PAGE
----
Istanbul (AFP) – Besiktas football club of Istanbul, is one of Turkey’s oldest sports organisations with an impassioned fan base known for their opposition to the authorities.
Twenty nine people, mainly police officers, were killed on Saturday in double attacks outside its stadium that followed the club’s home Super Lig match against Bursaspor in the brand new Vodafone Arena opened earlier this year.
Besiktas won the match 2-1, boosting its title hopes to make the club joint leaders with local rivals Basaksehir.
But now the night of December 10, 2016 will be remembered not for football but for a tragedy that will forever leave a mark on the club’s history, which goes back to the Ottoman Empire. So far no-one has claimed the bombings.
“Terrorists… attacked our heroic security forces who ensure that both our fans and Bursaspor’s supporters are safe. We will stand firm against the vile attackers who will never achieve their goal,” the club said in a statement.
The club said that among those killed was Vefa Karakurdu, a senior police officer in charge of security at games who was a member of its congress, and Tunc Uncu who worked at its official merchandise shop.
The attacks took place around the perimeter of the gleaming new stadium that is the pride and joy of the club’s fans who call their beloved side the Kara Kartal (Black Eagle).
Turkish President Recep Tayyip Erdogan had in April inaugurated the brand new waterfront stadium on the Bosphorus and the team has played to packed stands ever since.
Besiktas in 2013 played for the last time at their old stadium in the same historic location on the shores of the Bosphorus just above the Ottoman-era Dolmabahce Palace.
That stadium — which was named after the second president of modern Turkey Ismet Inonu — was knocked down and the over 40,000 capacity Vodafone Arena built in its place.
– Opposition streak –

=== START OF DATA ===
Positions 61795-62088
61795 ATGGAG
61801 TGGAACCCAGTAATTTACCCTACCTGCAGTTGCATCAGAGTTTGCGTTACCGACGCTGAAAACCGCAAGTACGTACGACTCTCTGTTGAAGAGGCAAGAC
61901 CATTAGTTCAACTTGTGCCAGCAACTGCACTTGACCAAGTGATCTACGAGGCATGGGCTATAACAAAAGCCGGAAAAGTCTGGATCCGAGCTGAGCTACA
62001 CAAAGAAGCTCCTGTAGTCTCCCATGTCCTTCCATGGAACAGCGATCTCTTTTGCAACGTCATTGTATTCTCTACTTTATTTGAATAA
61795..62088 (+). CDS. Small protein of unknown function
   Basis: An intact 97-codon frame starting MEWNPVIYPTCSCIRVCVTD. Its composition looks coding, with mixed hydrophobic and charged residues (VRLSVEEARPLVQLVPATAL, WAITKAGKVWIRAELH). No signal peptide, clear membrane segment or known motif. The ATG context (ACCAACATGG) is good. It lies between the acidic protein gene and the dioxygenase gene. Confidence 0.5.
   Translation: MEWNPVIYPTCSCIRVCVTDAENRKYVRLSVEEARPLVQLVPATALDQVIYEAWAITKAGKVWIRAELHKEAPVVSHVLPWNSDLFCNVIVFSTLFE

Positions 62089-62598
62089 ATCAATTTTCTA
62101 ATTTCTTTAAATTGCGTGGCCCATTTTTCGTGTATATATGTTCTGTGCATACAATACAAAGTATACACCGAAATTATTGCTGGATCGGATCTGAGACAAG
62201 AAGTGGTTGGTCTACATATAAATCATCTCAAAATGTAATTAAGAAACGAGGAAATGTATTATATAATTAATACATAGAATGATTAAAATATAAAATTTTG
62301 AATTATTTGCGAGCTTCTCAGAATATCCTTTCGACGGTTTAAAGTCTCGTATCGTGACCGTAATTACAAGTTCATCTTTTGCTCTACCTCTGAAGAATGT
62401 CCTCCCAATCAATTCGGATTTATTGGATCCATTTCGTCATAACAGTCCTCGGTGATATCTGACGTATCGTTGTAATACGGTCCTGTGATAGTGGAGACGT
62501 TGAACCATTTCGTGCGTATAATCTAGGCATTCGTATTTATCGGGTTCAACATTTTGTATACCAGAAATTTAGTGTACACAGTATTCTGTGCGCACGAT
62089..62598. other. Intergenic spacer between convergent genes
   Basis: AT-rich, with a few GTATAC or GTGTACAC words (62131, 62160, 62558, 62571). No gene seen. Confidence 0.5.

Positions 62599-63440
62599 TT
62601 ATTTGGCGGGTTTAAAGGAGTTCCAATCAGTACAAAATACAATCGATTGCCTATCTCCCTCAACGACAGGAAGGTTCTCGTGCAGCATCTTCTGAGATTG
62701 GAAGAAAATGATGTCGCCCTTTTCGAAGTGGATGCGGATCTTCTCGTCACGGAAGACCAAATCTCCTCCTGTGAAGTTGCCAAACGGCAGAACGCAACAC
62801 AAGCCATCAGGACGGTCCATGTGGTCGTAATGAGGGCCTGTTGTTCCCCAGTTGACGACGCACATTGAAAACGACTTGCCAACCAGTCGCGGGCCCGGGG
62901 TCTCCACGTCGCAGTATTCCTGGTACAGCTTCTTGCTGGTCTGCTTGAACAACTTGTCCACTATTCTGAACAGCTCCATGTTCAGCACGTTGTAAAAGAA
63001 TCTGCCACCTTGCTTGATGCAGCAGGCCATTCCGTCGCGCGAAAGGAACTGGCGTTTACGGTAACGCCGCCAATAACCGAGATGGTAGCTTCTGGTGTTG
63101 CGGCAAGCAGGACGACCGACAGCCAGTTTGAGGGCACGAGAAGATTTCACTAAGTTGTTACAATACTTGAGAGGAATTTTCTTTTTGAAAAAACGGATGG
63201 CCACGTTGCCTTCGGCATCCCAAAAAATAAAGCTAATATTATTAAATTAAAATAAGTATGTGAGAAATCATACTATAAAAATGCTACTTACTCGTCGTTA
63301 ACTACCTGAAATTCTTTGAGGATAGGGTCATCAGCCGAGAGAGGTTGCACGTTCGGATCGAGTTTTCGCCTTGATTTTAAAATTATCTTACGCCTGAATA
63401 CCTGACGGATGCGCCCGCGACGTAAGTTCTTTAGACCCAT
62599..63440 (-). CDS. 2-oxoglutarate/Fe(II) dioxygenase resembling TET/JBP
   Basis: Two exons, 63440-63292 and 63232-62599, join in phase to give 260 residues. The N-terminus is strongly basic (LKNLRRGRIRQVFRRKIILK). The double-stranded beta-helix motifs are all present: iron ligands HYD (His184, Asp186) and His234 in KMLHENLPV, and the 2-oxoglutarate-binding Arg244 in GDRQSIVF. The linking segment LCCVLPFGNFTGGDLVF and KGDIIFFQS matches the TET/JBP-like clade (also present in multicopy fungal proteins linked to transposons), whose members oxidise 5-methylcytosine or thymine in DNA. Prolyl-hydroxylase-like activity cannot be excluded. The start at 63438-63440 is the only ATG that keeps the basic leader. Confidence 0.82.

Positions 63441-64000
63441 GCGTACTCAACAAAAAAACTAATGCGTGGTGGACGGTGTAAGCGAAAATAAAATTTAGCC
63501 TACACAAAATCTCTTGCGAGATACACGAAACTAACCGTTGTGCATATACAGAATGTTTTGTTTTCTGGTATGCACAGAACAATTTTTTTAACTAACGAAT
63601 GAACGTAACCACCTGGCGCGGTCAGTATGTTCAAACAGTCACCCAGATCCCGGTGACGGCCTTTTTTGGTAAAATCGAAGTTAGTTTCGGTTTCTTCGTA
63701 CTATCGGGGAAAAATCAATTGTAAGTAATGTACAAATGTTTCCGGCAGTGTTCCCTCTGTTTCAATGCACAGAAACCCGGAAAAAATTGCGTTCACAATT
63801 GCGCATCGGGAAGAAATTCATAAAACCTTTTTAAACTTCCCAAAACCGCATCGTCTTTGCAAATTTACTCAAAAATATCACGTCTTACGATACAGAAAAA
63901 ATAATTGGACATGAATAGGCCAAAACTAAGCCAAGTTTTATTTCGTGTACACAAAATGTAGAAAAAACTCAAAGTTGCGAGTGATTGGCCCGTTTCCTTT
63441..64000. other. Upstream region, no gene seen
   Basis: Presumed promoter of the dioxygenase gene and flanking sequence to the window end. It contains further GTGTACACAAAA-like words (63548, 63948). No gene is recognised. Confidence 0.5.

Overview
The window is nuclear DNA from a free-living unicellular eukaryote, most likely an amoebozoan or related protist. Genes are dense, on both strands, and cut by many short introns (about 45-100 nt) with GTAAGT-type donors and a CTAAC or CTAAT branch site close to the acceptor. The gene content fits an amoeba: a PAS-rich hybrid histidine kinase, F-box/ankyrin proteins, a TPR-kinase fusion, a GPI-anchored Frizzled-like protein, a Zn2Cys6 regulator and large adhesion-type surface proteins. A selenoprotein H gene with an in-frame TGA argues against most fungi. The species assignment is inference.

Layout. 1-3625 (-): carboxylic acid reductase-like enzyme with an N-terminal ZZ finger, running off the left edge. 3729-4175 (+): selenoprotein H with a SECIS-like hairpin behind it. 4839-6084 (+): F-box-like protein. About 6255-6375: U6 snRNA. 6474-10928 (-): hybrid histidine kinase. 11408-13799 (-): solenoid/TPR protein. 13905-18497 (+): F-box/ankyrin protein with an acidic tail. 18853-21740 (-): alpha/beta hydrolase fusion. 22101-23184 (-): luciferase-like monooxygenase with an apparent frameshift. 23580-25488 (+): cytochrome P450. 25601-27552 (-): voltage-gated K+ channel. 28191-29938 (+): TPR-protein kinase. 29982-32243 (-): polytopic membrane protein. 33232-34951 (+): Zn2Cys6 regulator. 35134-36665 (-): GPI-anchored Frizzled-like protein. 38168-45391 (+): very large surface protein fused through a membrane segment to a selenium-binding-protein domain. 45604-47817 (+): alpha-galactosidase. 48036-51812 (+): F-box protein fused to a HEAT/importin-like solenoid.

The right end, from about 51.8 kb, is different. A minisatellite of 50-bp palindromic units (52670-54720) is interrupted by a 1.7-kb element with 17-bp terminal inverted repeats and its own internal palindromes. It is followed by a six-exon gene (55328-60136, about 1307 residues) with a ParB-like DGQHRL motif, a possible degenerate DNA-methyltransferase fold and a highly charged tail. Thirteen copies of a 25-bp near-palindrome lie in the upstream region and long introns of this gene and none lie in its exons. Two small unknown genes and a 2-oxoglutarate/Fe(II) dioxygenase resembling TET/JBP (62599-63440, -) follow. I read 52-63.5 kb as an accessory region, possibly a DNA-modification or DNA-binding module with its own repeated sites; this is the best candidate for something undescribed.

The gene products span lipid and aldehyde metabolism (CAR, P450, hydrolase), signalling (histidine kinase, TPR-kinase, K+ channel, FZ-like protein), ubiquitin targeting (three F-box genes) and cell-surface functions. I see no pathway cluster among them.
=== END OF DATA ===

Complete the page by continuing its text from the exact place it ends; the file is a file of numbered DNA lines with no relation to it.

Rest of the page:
The club was founded as a gymnastics club under the Ottoman Empire in 1903 and its full name is still Besiktas Gymnastics Club (BJK). Its focus rapidly became football but like most Turkish clubs it proudly remains a multi-sports club.
The club’s famously leftist and anti-establishment fan club Carsi are seen as natural foes of Erdogan and like to chant slogans against his rule.
Carsi members played a key role in 2013 protests against Erdogan over the development of an Istanbul park that represented one of the biggest challenges to the Turkish strongman.
Thirty five members of the group were put on trial on widely-ridiculed charges of trying to stage a coup but all were acquitted in late December 2015.
To the amusement of fans, the April 4 opening of the stadium did not take place at a game but at a ceremony in front of almost empty stands. Some said this was due to fears Erdogan could be booed by fans at a match.
The club won the Super Lig title last season with its star player Mario Gomez of Germany who was top scorer in the Super Lig.
But Gomez shattered fans by leaving in the close season, saying he could not carry on due to the political situation in the wake of the failed July 15 coup.
Luminaries from the past of Besiktas including English former manager Gordon Milne, 79, who guided the club in a stellar period from 1987-1994, and taking consecutive titles in 1990, 1991 and 1992.
The club’s fans are also known for their irreverent humour including slogans like “it’s not about you and me, it’s Besiktas!”.
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